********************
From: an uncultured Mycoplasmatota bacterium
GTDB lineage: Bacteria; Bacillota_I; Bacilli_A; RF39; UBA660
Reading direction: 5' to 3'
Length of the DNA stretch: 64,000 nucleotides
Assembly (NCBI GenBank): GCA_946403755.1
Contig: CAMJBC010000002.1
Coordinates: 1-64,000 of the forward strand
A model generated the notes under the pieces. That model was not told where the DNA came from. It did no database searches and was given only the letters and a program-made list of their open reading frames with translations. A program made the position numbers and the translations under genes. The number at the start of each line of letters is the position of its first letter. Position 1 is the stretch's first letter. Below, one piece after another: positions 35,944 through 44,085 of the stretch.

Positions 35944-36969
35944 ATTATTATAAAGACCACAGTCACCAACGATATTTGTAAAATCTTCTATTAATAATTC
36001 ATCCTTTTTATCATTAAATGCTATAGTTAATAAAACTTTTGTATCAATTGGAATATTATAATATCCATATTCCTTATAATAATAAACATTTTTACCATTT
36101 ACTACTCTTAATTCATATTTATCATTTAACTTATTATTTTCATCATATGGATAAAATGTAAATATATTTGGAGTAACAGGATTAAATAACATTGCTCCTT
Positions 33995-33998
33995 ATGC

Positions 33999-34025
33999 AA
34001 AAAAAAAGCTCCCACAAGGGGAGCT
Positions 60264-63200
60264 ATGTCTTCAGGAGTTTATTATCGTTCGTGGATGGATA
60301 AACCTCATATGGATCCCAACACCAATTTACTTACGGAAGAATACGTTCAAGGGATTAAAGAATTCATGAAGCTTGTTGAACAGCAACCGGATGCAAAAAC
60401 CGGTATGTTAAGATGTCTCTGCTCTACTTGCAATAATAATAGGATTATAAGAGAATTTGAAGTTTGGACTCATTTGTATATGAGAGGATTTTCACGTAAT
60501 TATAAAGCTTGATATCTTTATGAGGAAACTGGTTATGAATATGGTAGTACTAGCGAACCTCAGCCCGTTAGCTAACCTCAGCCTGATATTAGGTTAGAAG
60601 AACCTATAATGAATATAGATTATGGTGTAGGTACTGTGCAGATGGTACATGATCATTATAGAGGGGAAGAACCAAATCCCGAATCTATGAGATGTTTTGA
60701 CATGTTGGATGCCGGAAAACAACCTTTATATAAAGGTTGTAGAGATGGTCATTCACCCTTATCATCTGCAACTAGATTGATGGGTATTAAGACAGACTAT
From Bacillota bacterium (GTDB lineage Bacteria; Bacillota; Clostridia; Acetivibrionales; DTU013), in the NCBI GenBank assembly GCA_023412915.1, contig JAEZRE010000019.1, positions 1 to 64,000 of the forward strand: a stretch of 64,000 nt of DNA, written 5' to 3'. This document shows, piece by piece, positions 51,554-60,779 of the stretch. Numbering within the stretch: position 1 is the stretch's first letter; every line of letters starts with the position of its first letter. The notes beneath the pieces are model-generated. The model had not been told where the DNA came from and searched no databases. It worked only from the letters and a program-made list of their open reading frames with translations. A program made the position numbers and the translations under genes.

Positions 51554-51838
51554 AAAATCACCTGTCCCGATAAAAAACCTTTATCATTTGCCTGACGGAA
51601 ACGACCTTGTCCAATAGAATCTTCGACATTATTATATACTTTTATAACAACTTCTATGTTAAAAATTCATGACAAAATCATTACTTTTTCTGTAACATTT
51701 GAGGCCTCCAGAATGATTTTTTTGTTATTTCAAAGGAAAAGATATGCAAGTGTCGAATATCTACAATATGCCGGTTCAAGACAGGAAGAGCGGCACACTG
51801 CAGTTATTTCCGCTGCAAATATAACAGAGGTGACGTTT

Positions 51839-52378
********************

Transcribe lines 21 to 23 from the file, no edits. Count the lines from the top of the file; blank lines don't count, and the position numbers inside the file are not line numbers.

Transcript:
60401 CGGTATGTTAAGATGTCTCTGCTCTACTTGCAATAATAATAGGATTATAAGAGAATTTGAAGTTTGGACTCATTTGTATATGAGAGGATTTTCACGTAAT
60501 TATAAAGCTTGATATCTTTATGAGGAAACTGGTTATGAATATGGTAGTACTAGCGAACCTCAGCCCGTTAGCTAACCTCAGCCTGATATTAGGTTAGAAG
60601 AACCTATAATGAATATAGATTATGGTGTAGGTACTGTGCAGATGGTACATGATCATTATAGAGGGGAAGAACCAAATCCCGAATCTATGAGATGTTTTGA